Thursday, June 22, 2006

The Greatest Story, the One That Really Matters, and It's Worth Fighting For

Frodo: I can’t do this Sam

Sam: I know. It’s all wrong. By rights, we shouldn’t even be here. But we are. It’s like in the great stories, Mr. Fordo, the ones that really matter. Full of darkness and danger they were. And sometimes you didn’t want to know the end because how could the end be happy, how could the world go back to the way it was when so much bad had happened? But in the end, it’s only a passing thing, this shadow. Even darkness must pass. A new day will come. And when the sun shines, it will shine out the clearer. Those were the stories that stayed with you… that meant something… even if you were too small to understand why. But I think, Mr. Frodo, I do understand. I know now. Folk in those stories had lots of chances of turning back, only they didn’t. They kept going because they were holding on to something...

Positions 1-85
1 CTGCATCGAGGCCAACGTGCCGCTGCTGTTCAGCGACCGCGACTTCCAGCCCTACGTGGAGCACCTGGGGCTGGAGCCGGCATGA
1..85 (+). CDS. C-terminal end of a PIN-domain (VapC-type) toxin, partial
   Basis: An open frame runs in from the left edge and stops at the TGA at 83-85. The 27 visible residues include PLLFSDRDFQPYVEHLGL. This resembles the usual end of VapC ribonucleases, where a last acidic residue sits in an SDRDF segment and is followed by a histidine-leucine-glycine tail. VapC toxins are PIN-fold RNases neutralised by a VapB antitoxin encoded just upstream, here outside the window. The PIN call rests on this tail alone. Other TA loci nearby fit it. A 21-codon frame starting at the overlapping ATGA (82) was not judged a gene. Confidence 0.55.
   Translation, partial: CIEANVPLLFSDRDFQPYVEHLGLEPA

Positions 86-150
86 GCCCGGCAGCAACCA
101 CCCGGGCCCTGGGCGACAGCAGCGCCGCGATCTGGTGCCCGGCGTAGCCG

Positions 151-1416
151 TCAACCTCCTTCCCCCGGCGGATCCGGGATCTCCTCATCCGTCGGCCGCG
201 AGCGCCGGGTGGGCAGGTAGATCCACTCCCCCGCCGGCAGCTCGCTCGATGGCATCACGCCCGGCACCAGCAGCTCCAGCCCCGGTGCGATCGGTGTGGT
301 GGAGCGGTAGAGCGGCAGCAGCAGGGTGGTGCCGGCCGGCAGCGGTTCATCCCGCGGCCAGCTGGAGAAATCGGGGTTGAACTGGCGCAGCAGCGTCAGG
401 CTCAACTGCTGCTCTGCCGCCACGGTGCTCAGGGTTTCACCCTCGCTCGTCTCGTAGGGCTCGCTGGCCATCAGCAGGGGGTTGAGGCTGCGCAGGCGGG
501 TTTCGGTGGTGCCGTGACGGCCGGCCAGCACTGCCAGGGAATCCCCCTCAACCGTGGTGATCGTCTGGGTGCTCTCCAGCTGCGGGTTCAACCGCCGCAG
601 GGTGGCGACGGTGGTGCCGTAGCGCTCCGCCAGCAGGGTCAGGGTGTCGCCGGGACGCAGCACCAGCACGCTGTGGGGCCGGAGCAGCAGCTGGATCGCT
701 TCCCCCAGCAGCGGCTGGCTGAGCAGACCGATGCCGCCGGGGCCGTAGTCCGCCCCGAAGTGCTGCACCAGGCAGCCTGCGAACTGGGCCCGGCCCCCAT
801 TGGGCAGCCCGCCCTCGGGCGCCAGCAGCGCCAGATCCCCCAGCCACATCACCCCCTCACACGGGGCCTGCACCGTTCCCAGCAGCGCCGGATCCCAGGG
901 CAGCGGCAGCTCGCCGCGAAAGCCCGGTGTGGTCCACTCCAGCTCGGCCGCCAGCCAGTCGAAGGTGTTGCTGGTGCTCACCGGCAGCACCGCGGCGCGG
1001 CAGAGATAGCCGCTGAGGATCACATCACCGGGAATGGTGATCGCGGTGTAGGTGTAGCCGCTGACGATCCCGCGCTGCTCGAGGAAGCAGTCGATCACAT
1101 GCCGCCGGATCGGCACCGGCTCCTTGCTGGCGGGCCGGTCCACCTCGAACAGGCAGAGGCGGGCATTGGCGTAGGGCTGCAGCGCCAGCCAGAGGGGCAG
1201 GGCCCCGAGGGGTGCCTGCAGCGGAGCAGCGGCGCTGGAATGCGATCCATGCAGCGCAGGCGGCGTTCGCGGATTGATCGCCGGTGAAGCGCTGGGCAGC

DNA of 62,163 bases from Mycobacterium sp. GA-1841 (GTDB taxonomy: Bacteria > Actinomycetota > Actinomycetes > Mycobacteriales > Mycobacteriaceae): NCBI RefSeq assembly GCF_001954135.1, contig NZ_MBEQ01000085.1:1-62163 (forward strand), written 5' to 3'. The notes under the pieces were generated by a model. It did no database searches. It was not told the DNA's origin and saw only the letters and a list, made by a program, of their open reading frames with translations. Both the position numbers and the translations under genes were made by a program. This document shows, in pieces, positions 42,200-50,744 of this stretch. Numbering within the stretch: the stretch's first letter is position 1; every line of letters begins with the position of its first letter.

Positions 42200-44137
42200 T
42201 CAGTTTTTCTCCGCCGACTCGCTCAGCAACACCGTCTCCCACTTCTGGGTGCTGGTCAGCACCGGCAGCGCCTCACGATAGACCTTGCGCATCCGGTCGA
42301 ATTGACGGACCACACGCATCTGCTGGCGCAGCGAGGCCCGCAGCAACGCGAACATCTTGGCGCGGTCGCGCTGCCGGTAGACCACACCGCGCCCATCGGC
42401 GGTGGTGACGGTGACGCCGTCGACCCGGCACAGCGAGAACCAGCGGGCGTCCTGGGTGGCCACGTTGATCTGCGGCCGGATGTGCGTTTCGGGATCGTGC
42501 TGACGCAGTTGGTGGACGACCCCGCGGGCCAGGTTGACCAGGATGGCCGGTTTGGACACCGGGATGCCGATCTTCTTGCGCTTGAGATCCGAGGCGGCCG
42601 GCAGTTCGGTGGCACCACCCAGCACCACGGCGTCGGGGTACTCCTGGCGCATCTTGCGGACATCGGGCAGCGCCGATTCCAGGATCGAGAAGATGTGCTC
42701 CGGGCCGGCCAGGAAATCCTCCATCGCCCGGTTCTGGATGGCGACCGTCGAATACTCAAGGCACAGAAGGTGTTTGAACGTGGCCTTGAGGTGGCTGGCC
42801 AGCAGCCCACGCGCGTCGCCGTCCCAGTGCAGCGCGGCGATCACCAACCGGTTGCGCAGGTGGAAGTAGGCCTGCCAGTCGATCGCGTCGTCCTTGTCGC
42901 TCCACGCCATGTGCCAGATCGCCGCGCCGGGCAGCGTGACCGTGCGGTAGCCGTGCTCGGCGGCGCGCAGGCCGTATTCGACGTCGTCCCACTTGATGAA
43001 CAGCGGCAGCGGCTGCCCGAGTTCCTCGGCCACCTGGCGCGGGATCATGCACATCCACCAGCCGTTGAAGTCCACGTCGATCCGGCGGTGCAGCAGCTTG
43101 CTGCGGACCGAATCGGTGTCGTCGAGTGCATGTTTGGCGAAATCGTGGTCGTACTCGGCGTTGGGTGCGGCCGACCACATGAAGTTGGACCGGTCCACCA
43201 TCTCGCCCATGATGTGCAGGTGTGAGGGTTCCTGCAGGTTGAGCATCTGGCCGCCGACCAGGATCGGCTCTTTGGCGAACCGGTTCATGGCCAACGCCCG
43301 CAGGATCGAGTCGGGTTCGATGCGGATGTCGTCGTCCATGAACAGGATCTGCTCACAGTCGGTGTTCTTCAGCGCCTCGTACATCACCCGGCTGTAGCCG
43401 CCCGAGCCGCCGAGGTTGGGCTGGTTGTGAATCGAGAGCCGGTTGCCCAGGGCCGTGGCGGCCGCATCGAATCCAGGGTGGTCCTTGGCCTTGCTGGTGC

Frodo: What are we holding on to, Sam?

Sam: That there’s some good in the world, Mr. Frodo, and its worth fighting for.

I just finished reading John Eldridge's little book Epic. Eldredge tells the Big Story, God's story, your story, God's plan, and your role in it. I've never read a line of an Eldridge book, but I've found someone here who thinks like me in the way he links stories like The Lord of the Rings, Star Wars, Apollo 13 and Braveheart to the ultimate story, the Good News, or as he calls it, "The Story." Eldredge is no theologian--he is a story-teller. We need theologians for the reason J.I. Packer says: to flush out the waste of falsehood, like a garbage collector. We also need story-tellers who can stike the note of truth in story form.

For more on
Epic, click on

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